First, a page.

House Democrats strip funding for Gitmo civilian trials in retaliation for tax deal
posted at 9:30 am on December 10, 2010 by Ed Morrissey
Anger among Democrats over Barack Obama’s tax deal continues to percolate unabated, and now even some of the leadership has taken it public. Rep. Jim Moran (D-VA) holds a couple of key committee assignments and chairs the Subcommittee on Interior, Environment, and Related Agencies for Appropriations, and took the most public shot at Obama in an interview yesterday. The Appropriations committee also hit Obama where it hurt on one of his key policy goals as well:
In a striking move, the appropriations committee late Wednesday attached a provision to a $1.1 trillion resolution to keep the government funded next year that would prevent Obama from spending any funds to try terrorism suspects in civilian court instead of military commissions.
The language would essentially prevent the closing of the detainee prison at Guantanamo Bay.
Some House Democrats viewed the move as an act of defiance and a direct demonstration of just how furious the caucus is with Obama’s decision to work with Republicans to extend the Bush-era tax cuts.
Moran claimed not to know of the provision that gives Republicans a head start on blocking the closing of Gitmo — and it’s not the only thing of which Moran disclaimed knowledge. The Hill interviewed Moran about his take on the tax deal, prompting this profane response:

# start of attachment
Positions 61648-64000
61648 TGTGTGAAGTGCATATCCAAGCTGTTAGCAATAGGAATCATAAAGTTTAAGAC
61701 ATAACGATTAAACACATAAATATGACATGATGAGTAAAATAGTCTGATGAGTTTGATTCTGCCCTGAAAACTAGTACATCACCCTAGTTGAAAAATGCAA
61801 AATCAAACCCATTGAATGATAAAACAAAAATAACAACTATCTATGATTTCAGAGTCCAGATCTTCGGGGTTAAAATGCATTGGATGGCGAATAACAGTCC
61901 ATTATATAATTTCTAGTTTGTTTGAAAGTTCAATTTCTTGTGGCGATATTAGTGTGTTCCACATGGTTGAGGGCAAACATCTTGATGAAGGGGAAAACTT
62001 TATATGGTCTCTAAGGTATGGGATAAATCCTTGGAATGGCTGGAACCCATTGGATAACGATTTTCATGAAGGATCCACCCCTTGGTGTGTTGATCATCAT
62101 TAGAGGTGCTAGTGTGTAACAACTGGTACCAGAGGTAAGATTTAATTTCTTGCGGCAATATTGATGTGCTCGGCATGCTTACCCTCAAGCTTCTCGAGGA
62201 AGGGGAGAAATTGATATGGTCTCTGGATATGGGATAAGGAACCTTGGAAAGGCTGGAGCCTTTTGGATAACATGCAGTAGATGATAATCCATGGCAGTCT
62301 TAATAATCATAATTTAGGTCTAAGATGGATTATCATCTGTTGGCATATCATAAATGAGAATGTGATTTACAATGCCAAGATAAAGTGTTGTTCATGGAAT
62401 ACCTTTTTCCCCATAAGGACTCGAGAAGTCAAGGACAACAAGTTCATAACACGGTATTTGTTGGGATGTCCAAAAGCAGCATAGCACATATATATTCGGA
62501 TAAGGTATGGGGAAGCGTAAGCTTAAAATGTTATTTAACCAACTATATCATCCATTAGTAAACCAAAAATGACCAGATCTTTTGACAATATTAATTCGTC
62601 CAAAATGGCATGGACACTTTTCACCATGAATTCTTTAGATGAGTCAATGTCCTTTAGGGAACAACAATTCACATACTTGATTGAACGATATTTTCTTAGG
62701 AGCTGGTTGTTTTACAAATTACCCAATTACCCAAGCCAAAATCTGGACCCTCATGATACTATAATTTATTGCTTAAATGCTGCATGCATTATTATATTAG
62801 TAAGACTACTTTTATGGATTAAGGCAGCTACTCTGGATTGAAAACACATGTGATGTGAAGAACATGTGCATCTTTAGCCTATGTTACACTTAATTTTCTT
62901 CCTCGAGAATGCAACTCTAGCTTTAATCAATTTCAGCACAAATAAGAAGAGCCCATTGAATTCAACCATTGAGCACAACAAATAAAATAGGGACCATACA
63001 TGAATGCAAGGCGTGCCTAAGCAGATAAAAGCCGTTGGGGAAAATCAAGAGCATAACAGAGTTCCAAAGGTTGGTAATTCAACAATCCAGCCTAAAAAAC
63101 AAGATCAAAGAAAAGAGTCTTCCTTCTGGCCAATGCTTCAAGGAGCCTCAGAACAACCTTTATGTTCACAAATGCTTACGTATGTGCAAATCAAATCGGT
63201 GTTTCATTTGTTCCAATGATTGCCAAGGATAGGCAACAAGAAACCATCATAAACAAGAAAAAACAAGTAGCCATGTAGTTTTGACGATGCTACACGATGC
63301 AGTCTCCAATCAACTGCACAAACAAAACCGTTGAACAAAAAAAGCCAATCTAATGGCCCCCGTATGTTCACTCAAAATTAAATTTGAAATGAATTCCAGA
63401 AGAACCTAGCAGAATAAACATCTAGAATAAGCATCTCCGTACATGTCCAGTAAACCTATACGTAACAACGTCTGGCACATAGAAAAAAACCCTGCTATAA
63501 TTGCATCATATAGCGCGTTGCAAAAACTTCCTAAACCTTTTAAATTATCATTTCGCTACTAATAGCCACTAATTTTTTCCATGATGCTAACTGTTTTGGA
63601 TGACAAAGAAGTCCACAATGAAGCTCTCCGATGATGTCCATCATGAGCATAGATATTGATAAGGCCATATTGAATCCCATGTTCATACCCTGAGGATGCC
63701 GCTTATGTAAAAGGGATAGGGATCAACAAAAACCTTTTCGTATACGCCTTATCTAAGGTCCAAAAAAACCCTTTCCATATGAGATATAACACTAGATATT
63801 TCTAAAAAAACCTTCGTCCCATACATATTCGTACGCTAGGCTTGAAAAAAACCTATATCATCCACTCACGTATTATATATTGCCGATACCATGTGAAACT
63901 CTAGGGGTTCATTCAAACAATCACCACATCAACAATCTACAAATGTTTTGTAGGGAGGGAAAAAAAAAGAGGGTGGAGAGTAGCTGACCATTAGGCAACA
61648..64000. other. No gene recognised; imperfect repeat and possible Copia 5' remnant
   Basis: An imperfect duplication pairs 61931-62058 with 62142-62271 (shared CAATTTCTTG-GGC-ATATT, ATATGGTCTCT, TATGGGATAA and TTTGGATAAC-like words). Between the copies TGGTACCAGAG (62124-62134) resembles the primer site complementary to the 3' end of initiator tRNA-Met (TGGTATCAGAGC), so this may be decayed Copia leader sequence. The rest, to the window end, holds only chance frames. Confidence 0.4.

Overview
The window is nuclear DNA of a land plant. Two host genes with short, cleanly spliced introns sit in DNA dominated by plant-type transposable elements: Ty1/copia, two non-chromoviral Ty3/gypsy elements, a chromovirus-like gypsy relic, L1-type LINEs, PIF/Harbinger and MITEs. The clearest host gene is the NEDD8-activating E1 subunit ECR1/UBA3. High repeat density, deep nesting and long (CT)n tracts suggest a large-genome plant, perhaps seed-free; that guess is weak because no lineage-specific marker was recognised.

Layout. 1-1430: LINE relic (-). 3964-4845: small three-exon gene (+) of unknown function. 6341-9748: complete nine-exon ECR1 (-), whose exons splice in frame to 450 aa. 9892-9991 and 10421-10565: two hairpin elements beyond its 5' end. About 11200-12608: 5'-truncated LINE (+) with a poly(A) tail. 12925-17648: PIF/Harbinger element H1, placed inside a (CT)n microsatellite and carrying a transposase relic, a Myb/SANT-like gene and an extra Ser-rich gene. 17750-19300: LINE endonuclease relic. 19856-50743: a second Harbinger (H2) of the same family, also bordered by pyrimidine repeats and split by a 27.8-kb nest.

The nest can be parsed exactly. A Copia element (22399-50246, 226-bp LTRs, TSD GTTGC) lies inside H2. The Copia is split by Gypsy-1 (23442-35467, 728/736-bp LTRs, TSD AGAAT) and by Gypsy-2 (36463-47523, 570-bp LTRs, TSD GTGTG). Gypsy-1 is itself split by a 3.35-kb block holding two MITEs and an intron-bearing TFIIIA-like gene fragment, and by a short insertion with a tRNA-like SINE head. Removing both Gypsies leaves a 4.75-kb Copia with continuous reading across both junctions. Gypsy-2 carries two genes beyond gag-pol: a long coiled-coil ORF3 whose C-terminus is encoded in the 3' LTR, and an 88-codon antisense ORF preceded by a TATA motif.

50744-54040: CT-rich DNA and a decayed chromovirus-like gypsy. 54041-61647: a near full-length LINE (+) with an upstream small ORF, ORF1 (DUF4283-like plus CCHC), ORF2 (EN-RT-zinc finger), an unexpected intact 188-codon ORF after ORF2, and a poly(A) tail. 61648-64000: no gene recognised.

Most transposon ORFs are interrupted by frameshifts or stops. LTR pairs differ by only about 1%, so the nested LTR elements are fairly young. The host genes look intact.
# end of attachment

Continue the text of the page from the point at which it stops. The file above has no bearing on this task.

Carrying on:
“This is a lack of leadership on the part of Obama,” fumed Moran (D-Va.) “I don’t know where the f*** Obama is on this or anything else. They’re AWOL.”
The administration had previously succeeded in keeping the House from tying its hands on Gitmo and civilian trials for foreign-captured terrorists, but apparently the anger over what progressives see as betrayal overcame their own desire to see Gitmo closed. Either that, or it’s a slap at progressives from the moderates for pitching such a fit over what will be a fairly routine process of compromise in the next session of Congress; that seems a little more likely, although either is possible. The action put progressive Democrats in the general caucus in a panic when they realized that it was embedded in continuing resolution and is headed for a floor vote. Republicans were stunned at what they called a “180-degree turn” from Democrats on Gitmo.
Eric Holder called it an unacceptable encroachment on executive jurisdiction, but that’s entirely incorrect. Congress has the power of the purse to check executive power, and in this case Congress has a point. The legislature has on three occasions set up military commissions to deal with inmates at Gitmo, but this administration has defiantly chosen to use federal courts instead — and largely botched the effort. If the lame duck Congress didn’t take this step, the incoming Republican House certainly would have done so. And now they have a nice precedent on which to rely to make the case that Congress’ policy is bipartisan.
The wheels appear to be coming off of the Obama White House, thanks in large part to the political immaturity of the President — whose own reaction helped fuel this rebellion — and his progressive base.